• Jul 17, 2019

    French-based assisted living multinational moves into Slovenia

    Orpea, a French multinational specializing in assisted living services, entered the Slovenian market via its Austrian subsidiary, Senecura, by purchasing a retirement home in eastern Slovenia, called Dosor. Senecura purchased the facility from the Radenci municipality and an Austrian bank, and plans to use it as a springboard into Slovenia, having previously acquired a license to build several small retirement homes around the country. more info

    • Jul 17, 2019

    U.K. pensioner stripped of savings after local council ruled she saved too much

    The elderly on low income may be stripped of their savings if they have more than roughly $15,000 saved. Mary Morley had about twice that amount. Last year, officials from Huntingdonshire District Council (HDC) began the process of taking it back. The council canceled her Housing Benefit and Council Tax Support and then demanded she repay about $15,000 from her savings. In the last five years, HDC tracked 27 people whose savings were allegedly too high. Of these, 16 were pensioners in receipt of the State Pension and all of them were on a low income which met the means test for Housing Benefit. more info

    • Jul 16, 2019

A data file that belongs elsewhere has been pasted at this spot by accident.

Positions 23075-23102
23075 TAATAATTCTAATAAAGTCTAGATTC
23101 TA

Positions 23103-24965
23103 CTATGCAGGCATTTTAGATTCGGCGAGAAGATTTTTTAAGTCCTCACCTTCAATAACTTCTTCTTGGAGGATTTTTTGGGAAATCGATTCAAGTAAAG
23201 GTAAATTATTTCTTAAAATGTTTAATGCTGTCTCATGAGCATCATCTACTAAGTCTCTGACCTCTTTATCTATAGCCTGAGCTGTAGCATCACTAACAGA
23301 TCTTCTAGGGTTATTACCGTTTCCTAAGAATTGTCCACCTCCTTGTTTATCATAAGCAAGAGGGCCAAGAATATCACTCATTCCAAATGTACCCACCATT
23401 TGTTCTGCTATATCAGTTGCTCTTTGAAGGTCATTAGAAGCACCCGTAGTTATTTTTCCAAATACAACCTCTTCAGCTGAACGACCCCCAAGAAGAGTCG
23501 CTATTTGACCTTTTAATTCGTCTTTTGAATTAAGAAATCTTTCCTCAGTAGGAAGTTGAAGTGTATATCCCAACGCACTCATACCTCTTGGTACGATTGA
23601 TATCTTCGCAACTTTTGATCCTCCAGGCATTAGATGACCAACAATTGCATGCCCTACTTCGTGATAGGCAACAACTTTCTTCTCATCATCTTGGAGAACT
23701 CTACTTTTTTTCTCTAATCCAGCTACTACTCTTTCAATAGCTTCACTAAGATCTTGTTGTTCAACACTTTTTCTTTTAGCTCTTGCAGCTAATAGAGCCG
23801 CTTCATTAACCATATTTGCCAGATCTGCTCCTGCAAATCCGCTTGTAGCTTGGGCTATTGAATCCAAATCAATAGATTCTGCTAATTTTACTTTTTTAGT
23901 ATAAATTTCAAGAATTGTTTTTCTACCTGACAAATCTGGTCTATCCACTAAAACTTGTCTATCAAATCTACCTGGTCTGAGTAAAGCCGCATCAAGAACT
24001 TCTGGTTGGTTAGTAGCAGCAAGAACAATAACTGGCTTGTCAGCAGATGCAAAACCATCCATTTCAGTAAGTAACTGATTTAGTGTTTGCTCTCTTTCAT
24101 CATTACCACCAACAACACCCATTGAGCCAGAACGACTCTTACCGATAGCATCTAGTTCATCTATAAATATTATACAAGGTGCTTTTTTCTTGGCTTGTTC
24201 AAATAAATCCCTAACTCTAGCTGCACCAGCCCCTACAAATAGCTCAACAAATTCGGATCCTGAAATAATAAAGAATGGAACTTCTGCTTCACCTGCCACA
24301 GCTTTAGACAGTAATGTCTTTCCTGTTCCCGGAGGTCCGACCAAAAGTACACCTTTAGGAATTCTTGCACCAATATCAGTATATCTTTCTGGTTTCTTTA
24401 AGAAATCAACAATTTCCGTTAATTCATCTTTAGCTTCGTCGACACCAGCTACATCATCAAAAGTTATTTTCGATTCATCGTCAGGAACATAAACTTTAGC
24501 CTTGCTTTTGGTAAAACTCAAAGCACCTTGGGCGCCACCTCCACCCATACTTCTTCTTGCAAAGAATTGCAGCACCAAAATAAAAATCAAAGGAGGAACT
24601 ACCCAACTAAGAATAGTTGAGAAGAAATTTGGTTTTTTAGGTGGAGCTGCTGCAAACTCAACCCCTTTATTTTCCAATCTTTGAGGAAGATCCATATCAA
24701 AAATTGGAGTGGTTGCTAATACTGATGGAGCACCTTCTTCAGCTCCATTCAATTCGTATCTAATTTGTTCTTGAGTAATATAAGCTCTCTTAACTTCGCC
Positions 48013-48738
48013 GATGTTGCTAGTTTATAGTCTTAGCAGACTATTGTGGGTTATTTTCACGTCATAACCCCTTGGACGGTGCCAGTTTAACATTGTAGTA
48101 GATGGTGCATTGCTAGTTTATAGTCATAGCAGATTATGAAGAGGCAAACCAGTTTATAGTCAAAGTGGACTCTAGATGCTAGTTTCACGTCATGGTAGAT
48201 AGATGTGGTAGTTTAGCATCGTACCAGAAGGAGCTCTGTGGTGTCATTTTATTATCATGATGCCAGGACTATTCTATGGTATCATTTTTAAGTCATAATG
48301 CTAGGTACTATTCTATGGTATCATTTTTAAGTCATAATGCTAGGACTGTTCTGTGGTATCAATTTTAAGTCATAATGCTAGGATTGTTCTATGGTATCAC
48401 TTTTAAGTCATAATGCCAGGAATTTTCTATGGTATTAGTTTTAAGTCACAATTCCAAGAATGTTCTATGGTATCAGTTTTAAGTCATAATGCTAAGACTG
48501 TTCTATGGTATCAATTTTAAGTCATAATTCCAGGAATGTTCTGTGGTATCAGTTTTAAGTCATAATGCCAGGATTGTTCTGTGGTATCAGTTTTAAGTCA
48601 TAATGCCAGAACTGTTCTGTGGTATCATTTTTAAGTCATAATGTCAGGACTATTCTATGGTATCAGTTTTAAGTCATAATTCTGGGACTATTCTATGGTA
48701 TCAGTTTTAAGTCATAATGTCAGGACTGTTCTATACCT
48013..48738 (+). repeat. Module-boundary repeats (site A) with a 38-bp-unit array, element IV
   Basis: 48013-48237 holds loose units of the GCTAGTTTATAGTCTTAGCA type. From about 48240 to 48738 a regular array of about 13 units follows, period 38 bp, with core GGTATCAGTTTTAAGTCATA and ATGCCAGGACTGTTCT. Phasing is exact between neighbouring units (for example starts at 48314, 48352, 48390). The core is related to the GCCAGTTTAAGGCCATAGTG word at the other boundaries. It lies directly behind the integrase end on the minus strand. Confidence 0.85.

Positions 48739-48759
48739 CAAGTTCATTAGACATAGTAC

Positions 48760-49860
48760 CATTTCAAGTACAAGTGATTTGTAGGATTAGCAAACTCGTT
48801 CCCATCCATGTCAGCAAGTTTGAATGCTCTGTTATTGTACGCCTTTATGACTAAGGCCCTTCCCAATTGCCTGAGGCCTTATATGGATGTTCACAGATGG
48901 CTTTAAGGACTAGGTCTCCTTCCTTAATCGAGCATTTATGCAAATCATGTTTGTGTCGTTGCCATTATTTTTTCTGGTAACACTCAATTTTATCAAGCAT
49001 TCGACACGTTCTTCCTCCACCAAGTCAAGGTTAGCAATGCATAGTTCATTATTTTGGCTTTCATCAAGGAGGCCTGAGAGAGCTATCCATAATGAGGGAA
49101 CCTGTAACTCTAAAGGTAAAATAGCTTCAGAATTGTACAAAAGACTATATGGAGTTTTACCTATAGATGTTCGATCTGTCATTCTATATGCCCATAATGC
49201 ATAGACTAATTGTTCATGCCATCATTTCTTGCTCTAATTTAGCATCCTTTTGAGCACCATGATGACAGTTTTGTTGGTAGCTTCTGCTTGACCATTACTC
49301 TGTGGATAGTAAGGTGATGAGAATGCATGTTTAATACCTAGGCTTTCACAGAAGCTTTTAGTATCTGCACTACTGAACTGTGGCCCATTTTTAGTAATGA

Australian opposition demands government apologize to seniors after minister describes pension as 'generous'

    The Leader of the Opposition is asking the government to apologize to aged pensioners after Social Services Minister Anne Ruston claimed the pension benefit was generous and the nearly $50-a-day was welfare for people who can't look after themselves. The minister was on tour promoting changes to the rates, which could see seniors receive up to $560-a-year more, but the Department of Social Services couldn't confirm how many pensioners would get the maximum amount.
    Related:
    Disconnect between older Australians and government - NewsCorp Australia more info

    • Jul 16, 2019

    Chefs inform Australia's Royal Commission of poor menus, re-used food, cold meals in nursing homes

    Chef Timothy Deverell raised concerns about the lack of training to create texture-modified foods, menus with no input from residents until they complained and food served on open-air trolleys that was cold by the time it reached many residents. Chef Nicholas Hall added facilities would opt for finger food platters because they were cheap and didn't require a chef. Some meals would be repeated up to four times a week as providers tried to reduce costs. Food safety audits were too infrequent, said Hall, and facilities were often provided advance notice, meaning extra cleaners could be brought in.
    Related:
    Australian aged-care nightmare: From walking and talking to dead in three months - Stuff more info

    • Jul 16, 2019

    More than one-quarter of income in senior Japanese households stems from wages

    Over a quarter of Japanese households are headed by a person 65 years or older, notes data from the Ministry of Health, Labor and Welfare. As of June 2018, there were 14.1 million such senior households, including those with unmarried members under 18 years of age. This amounts to 27.6% of all households in Japan, as compared to just 6.3% in 1986. While 61.1% of household income came from pension payments, 25.4% stemmed from wages in a current job, indicating how many seniors in Japan are continuing to work after retirement to supplement their incomes. more info